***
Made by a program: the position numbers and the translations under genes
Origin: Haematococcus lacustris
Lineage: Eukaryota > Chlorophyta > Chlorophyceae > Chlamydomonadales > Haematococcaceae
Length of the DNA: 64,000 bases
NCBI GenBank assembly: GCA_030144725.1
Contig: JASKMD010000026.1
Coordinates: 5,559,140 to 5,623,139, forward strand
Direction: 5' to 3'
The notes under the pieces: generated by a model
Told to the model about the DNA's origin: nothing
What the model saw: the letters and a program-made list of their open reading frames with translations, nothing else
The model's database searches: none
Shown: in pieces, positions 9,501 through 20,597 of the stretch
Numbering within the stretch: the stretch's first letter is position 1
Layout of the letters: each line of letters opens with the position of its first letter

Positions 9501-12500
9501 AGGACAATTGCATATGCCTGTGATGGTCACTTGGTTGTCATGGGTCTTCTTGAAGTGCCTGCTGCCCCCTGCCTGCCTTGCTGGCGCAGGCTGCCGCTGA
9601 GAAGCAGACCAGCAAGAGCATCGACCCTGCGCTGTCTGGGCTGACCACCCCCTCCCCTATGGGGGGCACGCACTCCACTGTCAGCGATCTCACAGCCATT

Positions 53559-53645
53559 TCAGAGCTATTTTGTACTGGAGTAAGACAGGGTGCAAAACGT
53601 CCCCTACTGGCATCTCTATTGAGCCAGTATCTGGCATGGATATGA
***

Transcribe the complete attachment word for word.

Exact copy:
Made by a program: the position numbers and the translations under genes
Origin: Haematococcus lacustris
Lineage: Eukaryota > Chlorophyta > Chlorophyceae > Chlamydomonadales > Haematococcaceae
Length of the DNA: 64,000 bases
NCBI GenBank assembly: GCA_030144725.1
Contig: JASKMD010000026.1
Coordinates: 5,559,140 to 5,623,139, forward strand
Direction: 5' to 3'
The notes under the pieces: generated by a model
Told to the model about the DNA's origin: nothing
What the model saw: the letters and a program-made list of their open reading frames with translations, nothing else
The model's database searches: none
Shown: in pieces, positions 9,501 through 20,597 of the stretch
Numbering within the stretch: the stretch's first letter is position 1
Layout of the letters: each line of letters opens with the position of its first letter

Positions 9501-12500
9501 AGGACAATTGCATATGCCTGTGATGGTCACTTGGTTGTCATGGGTCTTCTTGAAGTGCCTGCTGCCCCCTGCCTGCCTTGCTGGCGCAGGCTGCCGCTGA
9601 GAAGCAGACCAGCAAGAGCATCGACCCTGCGCTGTCTGGGCTGACCACCCCCTCCCCTATGGGGGGCACGCACTCCACTGTCAGCGATCTCACAGCCATT

Positions 53559-53645
53559 TCAGAGCTATTTTGTACTGGAGTAAGACAGGGTGCAAAACGT
53601 CCCCTACTGGCATCTCTATTGAGCCAGTATCTGGCATGGATATGA